The film in a very intelligent manner, uses the tragedy to bring closer two people who were living in totally different worlds, apparently convinced that they had nothing in common. But it’s just a matter of time before it emerges that the son Ousman is looking for and the daughter Elizabeth is looking for, not only knew each other but were actually roommates and maybe lovers.
The love between their children which they were unaware of refuses to be destroyed by the 7 July bombings. Fate has it that their parents must come to know about it in such a sad circumstance.
Parents, who were initially convinced to be totally different, soon realise that they have so much in common. They end up putting aside their cultural and religious differences to give each other the strength to continue the search and maintain their faith in humanity.
LONDON RIVER CREDITS Production Company: 3B Productions/The Bureau/Tassili Films Directed by: Rachid Bouchareb Starring: Brenda Blethyn and Sotigui Kouyaté Producer: Jean Bréhat Production Designer: Jean Marc Tran Cinematographer: Jérôme Alméras Editor: Yannick Kergoat Sound: Philippe Lecoeur, Franck Rubio, Olivier Walczak Music: Armand Amar Running Time: 87 mins Distribution: Bim
DeWyze's victory was based on votes cast after Tuesday's performance show
Lee DeWyze, a paint store clerk who overcame his shyness to impress American Idol judges and viewers with his spirit and soulful voice, triumphed over bluesy musician Crystal Bowersox in the contest's ninth season.
When asked by host Ryan Seacrest how he felt, an emotional DeWyze said, "I don't know. It's amazing, thank you, guys, so much ... I love you. Crystal, I love you."
The finalists had closely matched fan bases, with just a 2% voting gap between them coming into the finale, Seacrest said.
DeWyze's victory was based on votes cast after Tuesday's performance show, which drew more judges' compliments for Bowersox, 24, of Ohio, than for DeWyze, also 24, of Illinois.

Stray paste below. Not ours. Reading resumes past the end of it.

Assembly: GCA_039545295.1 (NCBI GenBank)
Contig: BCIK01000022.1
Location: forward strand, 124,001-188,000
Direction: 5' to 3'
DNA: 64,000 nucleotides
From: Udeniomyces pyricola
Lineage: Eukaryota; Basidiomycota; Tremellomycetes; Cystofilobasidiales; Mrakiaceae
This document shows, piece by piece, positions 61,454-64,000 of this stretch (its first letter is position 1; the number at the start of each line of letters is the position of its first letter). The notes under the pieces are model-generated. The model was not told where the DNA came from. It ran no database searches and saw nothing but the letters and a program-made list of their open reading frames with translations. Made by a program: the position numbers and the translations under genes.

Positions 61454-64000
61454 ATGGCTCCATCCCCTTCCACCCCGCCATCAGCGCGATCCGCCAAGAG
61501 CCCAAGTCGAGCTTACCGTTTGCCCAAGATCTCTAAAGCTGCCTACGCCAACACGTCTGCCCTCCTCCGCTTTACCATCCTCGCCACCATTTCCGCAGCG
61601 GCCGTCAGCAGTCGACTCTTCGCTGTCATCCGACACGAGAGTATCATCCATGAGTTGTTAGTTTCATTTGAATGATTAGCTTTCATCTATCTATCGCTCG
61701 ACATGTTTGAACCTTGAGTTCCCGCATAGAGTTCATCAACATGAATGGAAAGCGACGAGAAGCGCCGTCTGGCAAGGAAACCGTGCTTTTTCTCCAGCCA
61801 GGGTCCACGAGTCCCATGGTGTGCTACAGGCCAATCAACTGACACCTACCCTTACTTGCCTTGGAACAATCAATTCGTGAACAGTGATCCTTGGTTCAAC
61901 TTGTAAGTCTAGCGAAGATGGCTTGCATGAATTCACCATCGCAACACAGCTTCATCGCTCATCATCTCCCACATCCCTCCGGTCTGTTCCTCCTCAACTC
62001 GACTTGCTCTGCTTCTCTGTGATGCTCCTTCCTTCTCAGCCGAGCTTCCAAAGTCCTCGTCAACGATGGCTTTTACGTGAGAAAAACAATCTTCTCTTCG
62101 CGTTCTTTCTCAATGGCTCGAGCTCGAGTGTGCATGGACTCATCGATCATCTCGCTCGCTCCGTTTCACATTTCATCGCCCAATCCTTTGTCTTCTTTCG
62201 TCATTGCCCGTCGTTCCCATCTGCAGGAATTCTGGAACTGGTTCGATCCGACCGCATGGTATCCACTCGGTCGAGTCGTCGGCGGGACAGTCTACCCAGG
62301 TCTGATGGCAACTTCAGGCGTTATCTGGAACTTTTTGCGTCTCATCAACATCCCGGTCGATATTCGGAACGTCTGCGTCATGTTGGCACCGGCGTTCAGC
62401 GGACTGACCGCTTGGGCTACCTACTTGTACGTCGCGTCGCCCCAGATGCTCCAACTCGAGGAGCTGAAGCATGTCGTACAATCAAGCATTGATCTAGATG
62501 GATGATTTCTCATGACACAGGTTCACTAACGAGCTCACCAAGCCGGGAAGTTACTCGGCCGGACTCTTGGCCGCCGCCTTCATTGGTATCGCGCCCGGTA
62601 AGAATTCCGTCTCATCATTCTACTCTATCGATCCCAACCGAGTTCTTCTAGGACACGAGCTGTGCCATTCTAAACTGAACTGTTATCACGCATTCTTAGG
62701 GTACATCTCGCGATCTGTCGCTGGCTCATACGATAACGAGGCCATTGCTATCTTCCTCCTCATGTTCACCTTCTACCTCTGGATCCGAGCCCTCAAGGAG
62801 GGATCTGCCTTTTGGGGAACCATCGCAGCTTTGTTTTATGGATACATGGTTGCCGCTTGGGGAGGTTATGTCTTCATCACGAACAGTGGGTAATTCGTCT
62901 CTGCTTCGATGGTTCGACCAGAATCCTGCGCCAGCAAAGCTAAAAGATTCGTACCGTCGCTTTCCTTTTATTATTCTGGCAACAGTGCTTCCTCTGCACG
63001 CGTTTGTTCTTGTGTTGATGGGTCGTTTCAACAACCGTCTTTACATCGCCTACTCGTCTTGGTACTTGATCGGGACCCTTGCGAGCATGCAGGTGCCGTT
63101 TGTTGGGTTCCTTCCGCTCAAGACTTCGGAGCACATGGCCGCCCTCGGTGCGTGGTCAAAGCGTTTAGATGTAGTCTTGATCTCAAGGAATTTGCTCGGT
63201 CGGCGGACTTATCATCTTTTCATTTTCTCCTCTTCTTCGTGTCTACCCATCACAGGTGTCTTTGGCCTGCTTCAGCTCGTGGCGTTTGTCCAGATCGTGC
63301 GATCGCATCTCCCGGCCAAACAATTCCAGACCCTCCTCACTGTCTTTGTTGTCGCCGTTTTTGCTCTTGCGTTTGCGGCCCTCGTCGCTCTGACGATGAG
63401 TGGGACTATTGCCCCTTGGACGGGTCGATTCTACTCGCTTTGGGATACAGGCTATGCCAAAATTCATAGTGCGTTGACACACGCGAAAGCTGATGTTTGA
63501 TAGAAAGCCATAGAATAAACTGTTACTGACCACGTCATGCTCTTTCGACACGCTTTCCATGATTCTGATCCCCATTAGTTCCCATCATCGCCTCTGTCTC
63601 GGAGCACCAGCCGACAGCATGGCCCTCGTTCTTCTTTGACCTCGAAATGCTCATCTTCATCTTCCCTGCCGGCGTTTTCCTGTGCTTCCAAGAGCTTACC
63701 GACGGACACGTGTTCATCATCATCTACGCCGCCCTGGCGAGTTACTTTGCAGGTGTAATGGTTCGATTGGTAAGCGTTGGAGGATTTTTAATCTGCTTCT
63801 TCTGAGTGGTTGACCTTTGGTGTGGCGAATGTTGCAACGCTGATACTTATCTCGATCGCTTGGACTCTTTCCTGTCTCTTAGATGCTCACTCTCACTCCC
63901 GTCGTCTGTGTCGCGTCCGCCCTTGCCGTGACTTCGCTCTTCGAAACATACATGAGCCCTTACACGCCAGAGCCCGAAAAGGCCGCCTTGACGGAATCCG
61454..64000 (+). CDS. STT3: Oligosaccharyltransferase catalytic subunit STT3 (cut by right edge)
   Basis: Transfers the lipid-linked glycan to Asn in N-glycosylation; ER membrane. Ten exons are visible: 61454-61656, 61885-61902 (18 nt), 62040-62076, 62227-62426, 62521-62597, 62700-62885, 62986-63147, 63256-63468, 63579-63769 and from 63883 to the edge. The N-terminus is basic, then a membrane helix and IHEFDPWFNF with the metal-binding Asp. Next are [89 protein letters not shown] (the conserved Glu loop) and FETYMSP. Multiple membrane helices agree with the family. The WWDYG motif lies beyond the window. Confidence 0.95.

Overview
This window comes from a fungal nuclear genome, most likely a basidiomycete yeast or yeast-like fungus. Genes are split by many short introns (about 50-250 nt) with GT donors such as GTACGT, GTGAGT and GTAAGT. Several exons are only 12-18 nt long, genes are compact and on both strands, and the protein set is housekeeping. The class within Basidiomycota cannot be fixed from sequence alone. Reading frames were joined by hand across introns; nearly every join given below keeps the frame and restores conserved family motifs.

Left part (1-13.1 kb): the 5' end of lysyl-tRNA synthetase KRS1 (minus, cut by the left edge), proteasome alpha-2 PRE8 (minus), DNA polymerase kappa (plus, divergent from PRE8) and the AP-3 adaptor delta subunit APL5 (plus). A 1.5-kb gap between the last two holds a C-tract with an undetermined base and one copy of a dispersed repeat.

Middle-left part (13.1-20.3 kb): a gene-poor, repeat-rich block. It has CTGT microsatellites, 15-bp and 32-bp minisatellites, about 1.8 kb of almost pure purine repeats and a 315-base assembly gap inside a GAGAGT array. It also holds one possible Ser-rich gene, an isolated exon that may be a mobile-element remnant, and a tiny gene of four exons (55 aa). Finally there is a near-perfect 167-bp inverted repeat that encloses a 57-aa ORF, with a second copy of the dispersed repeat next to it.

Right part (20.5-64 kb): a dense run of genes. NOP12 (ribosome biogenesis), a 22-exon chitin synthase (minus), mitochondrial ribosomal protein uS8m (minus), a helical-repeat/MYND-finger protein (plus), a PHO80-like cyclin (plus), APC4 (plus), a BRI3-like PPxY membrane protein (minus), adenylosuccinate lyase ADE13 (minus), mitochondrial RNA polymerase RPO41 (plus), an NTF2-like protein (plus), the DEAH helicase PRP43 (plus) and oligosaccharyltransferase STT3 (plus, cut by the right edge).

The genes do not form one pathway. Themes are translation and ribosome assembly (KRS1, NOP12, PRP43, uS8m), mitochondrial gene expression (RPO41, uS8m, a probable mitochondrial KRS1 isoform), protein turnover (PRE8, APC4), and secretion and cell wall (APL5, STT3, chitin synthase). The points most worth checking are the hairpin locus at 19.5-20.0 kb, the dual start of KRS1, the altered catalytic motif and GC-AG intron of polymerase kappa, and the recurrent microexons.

The total number of votes cast in the finale wasn't announced by Seacrest. That's a departure from most years past: Last season, for example, the high-profile contest between Kris Allen and Adam Lambert drew 100 million phone and text message votes.
Fox didn't comment on the omission. But Idol, although still TV's top-rated show, has seen audience erosion this season that could have affected the tally. The talented but low-key Bowersox and DeWyze might also have provoked less interest.
The finale made the most of Simon Cowell's last appearance as a judge. A film package recounting highlights from the Cowell years was shown and comedian Dane Cook came on stage to sing "Simon Says," made up of the Briton's barbed comments, and to crack a few jokes.
The walk down memory lane continued with ex-judge Paula Abdul, who often played Cowell's sparring partner during the seasons the shared. "I've loved all the fun we've had together," Abdul told Cowell. "'American Idol's' not gonna be the same without you. But as only I can you, it will go on."
The finale, as usual, was stuffed with humour, including the return of Larry "Pants on the Ground" Platt and William Hung, return appearances by former contestants and music stars.
Kris Allen, last year's winner, sang "The Truth," with Carrie Underwood, Michael McDonald, Christina Aguilera, Hall & Oates, Robin and Barry Gibb, Janet Jackson and Joe Cocker were among those whose performances were scattered throughout the two-hour show.